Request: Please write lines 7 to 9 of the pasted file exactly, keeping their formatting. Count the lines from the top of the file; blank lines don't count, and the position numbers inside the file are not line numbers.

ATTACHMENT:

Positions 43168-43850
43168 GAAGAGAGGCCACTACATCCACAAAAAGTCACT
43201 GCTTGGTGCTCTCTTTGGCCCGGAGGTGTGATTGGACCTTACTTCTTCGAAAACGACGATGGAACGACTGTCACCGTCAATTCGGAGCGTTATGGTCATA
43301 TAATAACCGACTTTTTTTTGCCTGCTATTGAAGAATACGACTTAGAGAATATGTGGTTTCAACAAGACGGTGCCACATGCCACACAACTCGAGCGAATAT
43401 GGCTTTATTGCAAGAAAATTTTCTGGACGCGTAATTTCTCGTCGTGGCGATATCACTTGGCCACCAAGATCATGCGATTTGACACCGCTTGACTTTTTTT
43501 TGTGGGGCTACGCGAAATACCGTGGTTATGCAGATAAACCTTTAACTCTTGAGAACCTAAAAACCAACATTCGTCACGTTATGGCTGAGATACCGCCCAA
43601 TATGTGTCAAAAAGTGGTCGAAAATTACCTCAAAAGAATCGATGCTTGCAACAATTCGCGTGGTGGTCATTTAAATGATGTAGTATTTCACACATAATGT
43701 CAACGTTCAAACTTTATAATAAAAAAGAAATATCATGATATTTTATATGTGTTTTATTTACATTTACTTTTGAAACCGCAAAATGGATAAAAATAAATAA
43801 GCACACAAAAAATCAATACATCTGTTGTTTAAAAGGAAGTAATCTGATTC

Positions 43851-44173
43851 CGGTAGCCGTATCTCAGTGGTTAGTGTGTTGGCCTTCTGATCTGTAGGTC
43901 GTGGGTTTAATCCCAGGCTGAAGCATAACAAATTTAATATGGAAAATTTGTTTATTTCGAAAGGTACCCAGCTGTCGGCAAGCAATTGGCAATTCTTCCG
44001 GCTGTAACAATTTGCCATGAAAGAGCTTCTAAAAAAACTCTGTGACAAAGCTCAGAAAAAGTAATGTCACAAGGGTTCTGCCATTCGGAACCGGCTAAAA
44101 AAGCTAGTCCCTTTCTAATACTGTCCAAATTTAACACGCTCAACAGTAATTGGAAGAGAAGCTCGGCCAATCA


43601 TATGTGTCAAAAAGTGGTCGAAAATTACCTCAAAAGAATCGATGCTTGCAACAATTCGCGTGGTGGTCATTTAAATGATGTAGTATTTCACACATAATGT
43701 CAACGTTCAAACTTTATAATAAAAAAGAAATATCATGATATTTTATATGTGTTTTATTTACATTTACTTTTGAAACCGCAAAATGGATAAAAATAAATAA
43801 GCACACAAAAAATCAATACATCTGTTGTTTAAAAGGAAGTAATCTGATTC